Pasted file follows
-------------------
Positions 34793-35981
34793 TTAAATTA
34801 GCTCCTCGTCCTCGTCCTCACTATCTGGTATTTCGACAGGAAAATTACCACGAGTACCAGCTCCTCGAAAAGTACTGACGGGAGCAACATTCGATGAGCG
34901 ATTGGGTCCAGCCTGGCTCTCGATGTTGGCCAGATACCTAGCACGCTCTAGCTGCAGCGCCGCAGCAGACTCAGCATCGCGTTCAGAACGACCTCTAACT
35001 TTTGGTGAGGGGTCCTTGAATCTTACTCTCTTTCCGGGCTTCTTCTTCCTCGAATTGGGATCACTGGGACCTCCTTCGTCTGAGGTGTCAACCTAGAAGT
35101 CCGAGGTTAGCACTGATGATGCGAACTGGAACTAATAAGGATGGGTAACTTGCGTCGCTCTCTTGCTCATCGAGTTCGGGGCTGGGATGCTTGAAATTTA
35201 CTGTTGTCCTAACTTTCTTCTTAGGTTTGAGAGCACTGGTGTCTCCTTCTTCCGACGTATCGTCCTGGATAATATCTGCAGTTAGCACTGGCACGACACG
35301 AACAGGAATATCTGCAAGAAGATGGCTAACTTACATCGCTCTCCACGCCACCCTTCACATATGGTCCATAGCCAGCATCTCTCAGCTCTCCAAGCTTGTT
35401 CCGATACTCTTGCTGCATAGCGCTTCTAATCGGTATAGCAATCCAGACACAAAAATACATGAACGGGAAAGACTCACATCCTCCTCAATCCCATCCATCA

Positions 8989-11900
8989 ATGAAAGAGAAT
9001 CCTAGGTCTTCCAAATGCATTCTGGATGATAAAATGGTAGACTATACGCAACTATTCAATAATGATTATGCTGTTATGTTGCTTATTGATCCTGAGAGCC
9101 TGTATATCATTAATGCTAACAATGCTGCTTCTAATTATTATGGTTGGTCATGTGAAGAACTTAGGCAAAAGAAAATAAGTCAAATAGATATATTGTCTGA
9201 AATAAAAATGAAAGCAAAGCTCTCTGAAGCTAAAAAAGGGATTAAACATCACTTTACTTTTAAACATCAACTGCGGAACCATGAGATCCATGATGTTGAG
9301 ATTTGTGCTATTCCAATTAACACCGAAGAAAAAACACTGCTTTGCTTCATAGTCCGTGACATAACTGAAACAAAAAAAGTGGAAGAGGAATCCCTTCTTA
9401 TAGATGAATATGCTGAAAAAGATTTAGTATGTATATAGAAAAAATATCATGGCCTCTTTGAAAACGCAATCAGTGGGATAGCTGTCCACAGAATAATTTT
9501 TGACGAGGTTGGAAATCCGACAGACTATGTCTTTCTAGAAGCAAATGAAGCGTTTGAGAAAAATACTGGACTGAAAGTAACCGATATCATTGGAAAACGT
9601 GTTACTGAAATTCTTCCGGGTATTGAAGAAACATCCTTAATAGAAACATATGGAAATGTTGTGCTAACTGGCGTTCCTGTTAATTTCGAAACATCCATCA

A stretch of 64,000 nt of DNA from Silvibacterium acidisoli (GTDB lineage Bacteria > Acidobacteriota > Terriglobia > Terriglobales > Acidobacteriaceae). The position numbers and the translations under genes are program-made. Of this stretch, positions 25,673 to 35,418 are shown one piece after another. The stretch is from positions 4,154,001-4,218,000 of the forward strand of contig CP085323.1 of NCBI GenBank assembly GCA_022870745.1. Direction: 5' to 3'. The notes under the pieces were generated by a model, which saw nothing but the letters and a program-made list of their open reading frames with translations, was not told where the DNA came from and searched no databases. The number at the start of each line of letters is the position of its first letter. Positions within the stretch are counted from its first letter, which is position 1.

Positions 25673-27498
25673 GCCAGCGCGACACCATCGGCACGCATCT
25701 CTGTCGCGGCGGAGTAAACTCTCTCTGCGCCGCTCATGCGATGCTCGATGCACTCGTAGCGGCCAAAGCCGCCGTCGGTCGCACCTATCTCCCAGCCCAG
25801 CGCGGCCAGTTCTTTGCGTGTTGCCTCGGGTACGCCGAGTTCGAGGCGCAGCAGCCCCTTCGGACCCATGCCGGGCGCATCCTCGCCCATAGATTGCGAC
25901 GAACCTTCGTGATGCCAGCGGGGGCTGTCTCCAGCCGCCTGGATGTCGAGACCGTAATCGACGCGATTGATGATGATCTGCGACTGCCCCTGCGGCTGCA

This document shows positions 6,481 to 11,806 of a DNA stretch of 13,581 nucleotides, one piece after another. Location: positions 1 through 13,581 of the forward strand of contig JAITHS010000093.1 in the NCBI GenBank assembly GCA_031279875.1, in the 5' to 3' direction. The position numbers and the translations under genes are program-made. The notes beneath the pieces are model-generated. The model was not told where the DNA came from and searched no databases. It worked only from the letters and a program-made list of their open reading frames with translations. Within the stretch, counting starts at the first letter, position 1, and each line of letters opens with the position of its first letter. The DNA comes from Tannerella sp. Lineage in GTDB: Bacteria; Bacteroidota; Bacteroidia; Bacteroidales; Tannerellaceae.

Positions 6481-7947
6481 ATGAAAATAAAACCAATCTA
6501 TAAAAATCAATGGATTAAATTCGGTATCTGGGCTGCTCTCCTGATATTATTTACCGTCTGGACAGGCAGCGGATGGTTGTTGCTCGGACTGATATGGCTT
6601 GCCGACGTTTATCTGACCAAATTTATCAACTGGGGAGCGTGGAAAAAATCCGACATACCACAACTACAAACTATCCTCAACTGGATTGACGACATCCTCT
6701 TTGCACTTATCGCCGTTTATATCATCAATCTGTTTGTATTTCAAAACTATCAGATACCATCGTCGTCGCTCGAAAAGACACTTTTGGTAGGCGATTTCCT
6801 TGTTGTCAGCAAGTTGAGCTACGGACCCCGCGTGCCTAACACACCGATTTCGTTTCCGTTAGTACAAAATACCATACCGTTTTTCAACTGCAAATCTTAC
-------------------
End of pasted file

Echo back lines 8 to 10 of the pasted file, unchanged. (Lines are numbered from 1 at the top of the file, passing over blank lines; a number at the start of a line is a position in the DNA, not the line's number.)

35301 AACAGGAATATCTGCAAGAAGATGGCTAACTTACATCGCTCTCCACGCCACCCTTCACATATGGTCCATAGCCAGCATCTCTCAGCTCTCCAAGCTTGTT
35401 CCGATACTCTTGCTGCATAGCGCTTCTAATCGGTATAGCAATCCAGACACAAAAATACATGAACGGGAAAGACTCACATCCTCCTCAATCCCATCCATCA

Positions 8989-11900